Exhibit A: 6208 Ford Mustangs sold in Australia in the 2016 calendar year. Meanwhile, undoubtedly driven by unfulfilled dreams and last chances, SS Commodores and HSVs continue to get snapped up with abandon, with the Walkinshaw group (HSV) expected to post a record financial result for this year, and opportunistic dealers across the country jacking up prices of special edition Commodore models on showroom floors.
The market for these kinds of cars is hot. It seems Ryan Walkinshaw and Tim Jackson of HSV know this. Faced with reinventing their business in lieu of their core product being pulled from underneath them, they are about to pull the trigger on a right-hand drive conversion program for the Chevrolet Camaro.
They’re betting there’s an appetite for this car so strong that it will cop the cost associated with building a car, and then the double-handling of having to build its interior a second time. It’s a gamble, but not an unwise one. And it seems it all ties into a future we didn’t imagine for ourselves not too long ago: American muscle filling a Falcodore-sized hole in our hearts.
Of course, the Aussie icons have been a mix of local and imported ingredients for some time, with American V8s powering the current generation of best-ever Australian GM performance cars. Don’t get me wrong, I’m reeling to lose Falcon and Commodore, but it seems we’ll be driving the same engines and kinds of cars, just in a different body and bolted together overseas.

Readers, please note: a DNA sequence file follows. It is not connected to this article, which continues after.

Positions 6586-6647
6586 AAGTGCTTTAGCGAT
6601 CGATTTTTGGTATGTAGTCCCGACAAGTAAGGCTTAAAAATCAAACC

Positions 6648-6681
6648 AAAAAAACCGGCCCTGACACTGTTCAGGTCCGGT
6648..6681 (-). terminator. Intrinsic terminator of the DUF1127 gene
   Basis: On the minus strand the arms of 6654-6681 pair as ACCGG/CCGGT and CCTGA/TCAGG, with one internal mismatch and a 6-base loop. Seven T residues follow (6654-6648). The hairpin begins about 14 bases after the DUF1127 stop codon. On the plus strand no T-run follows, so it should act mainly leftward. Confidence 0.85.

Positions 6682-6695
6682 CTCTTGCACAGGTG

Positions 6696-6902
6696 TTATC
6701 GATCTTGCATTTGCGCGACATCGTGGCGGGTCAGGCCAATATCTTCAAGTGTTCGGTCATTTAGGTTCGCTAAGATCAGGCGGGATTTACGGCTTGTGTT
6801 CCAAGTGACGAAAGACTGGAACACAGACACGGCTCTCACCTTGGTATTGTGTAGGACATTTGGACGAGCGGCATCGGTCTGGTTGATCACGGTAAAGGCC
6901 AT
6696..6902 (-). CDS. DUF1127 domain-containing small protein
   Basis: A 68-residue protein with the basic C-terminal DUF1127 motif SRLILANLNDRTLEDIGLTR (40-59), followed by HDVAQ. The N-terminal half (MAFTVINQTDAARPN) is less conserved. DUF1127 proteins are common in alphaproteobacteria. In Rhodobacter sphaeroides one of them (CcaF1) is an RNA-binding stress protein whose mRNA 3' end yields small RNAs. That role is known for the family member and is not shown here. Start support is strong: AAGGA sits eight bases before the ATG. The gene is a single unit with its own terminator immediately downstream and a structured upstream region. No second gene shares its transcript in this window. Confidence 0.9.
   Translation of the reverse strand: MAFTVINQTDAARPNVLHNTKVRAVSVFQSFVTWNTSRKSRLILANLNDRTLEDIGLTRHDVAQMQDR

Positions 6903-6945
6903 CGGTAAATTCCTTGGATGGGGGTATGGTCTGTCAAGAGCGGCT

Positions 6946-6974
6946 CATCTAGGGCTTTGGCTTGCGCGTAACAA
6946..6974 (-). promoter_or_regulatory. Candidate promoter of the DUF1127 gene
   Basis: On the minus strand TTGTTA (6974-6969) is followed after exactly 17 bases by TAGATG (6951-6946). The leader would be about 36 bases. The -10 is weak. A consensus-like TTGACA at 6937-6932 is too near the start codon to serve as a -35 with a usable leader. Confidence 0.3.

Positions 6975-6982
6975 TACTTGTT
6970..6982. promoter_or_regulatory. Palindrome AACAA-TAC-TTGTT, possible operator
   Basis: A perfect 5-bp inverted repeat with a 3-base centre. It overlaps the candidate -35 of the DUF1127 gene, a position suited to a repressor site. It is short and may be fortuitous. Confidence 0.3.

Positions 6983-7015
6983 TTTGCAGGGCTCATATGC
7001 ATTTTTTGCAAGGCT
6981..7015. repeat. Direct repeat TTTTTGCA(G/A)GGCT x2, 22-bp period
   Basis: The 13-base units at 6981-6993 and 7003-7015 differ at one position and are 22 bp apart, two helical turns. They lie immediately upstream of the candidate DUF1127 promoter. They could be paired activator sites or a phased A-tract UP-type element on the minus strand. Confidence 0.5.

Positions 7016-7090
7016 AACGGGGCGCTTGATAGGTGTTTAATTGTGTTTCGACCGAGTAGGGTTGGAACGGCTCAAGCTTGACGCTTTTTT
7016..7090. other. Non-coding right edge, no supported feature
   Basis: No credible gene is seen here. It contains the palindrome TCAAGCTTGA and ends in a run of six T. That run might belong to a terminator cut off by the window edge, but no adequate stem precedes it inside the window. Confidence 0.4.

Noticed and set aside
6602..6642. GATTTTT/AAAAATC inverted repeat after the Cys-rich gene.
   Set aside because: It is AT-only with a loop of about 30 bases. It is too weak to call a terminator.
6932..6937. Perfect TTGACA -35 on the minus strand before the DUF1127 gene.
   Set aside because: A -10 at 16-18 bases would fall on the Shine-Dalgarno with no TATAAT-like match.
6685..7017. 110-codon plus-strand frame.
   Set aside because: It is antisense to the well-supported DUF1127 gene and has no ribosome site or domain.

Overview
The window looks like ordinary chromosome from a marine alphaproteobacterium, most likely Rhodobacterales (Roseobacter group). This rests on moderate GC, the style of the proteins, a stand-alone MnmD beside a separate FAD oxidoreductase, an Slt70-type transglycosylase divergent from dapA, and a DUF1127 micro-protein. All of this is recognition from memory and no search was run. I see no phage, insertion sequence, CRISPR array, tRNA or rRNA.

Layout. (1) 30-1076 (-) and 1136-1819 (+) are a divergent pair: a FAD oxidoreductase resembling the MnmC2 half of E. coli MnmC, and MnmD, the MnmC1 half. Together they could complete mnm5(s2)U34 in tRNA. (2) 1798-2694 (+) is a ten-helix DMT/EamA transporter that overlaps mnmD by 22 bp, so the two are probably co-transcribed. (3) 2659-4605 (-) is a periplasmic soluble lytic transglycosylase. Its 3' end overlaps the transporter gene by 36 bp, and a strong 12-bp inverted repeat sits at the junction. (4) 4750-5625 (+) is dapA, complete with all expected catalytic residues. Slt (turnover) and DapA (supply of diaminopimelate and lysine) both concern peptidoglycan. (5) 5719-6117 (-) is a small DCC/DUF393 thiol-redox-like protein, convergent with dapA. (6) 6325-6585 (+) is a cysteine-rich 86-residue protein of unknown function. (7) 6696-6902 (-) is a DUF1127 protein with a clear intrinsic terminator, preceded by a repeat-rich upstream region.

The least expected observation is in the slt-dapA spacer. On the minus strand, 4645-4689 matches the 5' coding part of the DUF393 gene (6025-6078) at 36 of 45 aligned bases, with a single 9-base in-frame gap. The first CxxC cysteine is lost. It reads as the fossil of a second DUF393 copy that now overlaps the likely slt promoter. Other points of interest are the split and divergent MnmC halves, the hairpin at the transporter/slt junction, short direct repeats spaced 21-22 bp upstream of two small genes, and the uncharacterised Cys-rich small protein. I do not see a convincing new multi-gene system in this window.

American importers and subsidiaries in Australia, too, have never had a better case study than Mustang, to pressure their US mother companies into developing right-hand drive for their future muscle cars. A Cadillac CTS-V, as a random example, absolutely excites the hell out of me.
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Just as American culture has infiltrated our TVs, radios, movie theatres and waist-lines, it was always Uncle Sam selling us V8 Falcons and Commodores. And it seems we’re turning back to him to keep us satisfied.